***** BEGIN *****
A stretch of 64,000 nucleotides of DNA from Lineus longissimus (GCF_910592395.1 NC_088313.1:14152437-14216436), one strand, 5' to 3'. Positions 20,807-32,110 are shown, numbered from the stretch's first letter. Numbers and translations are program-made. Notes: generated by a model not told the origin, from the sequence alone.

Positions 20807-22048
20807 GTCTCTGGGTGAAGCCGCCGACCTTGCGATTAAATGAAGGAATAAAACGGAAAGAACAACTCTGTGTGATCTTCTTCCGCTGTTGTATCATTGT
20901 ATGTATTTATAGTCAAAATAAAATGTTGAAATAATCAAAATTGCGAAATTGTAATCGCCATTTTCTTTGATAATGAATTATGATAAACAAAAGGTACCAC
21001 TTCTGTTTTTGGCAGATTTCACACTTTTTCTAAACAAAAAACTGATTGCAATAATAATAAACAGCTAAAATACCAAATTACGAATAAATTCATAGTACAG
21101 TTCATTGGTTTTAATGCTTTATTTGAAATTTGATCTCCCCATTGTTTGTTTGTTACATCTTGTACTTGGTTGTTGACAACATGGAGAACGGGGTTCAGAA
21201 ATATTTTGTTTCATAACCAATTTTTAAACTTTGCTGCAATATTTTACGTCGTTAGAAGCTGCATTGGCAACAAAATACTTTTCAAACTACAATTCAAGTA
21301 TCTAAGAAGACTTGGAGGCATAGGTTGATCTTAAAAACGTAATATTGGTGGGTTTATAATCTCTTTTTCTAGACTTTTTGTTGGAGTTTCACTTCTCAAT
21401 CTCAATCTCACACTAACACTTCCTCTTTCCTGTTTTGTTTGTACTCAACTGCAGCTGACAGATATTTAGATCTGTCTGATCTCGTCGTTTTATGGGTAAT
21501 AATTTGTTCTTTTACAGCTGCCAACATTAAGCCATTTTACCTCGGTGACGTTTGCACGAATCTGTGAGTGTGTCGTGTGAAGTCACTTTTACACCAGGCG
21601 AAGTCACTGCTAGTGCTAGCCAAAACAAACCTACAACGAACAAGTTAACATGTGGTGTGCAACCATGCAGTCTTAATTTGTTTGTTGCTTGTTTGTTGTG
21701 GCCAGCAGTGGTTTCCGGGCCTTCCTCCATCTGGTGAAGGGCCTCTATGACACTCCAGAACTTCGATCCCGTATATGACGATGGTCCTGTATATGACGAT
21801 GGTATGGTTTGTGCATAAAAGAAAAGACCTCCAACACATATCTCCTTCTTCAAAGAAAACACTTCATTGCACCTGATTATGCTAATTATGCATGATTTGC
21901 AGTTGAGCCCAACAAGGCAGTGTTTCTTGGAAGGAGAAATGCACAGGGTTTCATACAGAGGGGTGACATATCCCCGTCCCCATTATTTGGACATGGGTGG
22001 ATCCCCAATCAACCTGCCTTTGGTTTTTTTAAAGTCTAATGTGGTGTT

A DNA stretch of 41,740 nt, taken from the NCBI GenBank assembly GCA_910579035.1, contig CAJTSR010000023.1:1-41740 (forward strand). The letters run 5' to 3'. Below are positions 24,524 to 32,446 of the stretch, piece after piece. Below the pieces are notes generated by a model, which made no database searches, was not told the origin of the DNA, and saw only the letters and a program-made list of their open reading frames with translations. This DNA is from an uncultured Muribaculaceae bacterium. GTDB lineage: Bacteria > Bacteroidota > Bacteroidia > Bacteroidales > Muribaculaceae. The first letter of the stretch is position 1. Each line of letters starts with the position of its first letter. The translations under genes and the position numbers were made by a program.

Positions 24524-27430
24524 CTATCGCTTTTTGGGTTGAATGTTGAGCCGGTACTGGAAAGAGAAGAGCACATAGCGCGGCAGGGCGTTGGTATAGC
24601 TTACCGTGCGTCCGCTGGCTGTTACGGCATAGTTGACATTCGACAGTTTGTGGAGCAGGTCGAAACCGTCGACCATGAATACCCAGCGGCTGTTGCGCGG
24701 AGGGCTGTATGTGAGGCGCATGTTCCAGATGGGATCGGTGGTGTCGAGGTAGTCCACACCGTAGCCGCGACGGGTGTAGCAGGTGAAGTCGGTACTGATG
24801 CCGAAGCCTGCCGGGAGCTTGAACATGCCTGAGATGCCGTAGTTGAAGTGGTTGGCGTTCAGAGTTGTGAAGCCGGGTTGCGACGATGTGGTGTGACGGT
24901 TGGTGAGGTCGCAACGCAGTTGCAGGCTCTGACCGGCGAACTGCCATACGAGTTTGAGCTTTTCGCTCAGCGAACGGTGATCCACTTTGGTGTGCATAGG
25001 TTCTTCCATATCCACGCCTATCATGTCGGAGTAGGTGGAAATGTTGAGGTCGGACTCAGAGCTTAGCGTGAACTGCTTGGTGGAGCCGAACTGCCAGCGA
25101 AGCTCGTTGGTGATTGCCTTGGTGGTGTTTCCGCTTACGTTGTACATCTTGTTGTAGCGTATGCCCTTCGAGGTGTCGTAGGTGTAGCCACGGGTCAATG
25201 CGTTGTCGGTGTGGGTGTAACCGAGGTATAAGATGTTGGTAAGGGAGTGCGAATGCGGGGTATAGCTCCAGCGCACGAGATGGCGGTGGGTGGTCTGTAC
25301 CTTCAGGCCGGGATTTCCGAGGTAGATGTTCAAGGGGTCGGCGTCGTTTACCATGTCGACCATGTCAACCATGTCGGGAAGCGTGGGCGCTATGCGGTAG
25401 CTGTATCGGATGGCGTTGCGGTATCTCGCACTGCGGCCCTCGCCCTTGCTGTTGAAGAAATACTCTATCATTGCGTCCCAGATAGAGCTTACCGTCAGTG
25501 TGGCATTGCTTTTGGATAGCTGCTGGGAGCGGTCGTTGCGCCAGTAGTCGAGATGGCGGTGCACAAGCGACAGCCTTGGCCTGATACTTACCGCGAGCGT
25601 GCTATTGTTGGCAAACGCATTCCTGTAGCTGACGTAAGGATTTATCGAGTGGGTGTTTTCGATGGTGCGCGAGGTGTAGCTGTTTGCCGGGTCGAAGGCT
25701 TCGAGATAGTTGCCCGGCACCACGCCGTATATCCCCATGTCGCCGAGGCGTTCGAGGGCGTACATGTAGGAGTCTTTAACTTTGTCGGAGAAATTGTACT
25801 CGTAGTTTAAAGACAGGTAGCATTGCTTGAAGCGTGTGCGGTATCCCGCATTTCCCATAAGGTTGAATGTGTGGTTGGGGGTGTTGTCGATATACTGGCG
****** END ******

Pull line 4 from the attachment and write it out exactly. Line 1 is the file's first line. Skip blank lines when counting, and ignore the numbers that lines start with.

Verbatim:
20901 ATGTATTTATAGTCAAAATAAAATGTTGAAATAATCAAAATTGCGAAATTGTAATCGCCATTTTCTTTGATAATGAATTATGATAAACAAAAGGTACCAC